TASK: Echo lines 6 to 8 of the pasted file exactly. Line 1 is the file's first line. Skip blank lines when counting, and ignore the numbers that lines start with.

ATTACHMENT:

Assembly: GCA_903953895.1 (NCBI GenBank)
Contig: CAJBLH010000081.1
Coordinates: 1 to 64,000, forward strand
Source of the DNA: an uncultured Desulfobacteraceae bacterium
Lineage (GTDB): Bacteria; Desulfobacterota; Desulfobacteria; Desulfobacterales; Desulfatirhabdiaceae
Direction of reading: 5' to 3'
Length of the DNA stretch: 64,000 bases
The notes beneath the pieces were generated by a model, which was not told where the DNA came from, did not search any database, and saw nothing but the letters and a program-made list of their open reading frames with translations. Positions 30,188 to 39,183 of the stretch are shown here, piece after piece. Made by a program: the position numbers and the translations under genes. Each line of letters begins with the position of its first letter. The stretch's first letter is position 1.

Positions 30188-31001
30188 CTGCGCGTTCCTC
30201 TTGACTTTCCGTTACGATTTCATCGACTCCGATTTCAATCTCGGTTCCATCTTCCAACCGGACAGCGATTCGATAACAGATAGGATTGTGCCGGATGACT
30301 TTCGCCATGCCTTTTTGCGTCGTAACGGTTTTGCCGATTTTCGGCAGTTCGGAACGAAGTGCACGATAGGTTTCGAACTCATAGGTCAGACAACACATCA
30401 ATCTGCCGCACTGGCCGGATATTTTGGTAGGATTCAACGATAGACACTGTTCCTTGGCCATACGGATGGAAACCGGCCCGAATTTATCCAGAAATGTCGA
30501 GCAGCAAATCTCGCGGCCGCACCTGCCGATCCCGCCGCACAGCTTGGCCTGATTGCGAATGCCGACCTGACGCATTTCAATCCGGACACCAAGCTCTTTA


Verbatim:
Direction of reading: 5' to 3'
Length of the DNA stretch: 64,000 bases
The notes beneath the pieces were generated by a model, which was not told where the DNA came from, did not search any database, and saw nothing but the letters and a program-made list of their open reading frames with translations. Positions 30,188 to 39,183 of the stretch are shown here, piece after piece. Made by a program: the position numbers and the translations under genes. Each line of letters begins with the position of its first letter. The stretch's first letter is position 1.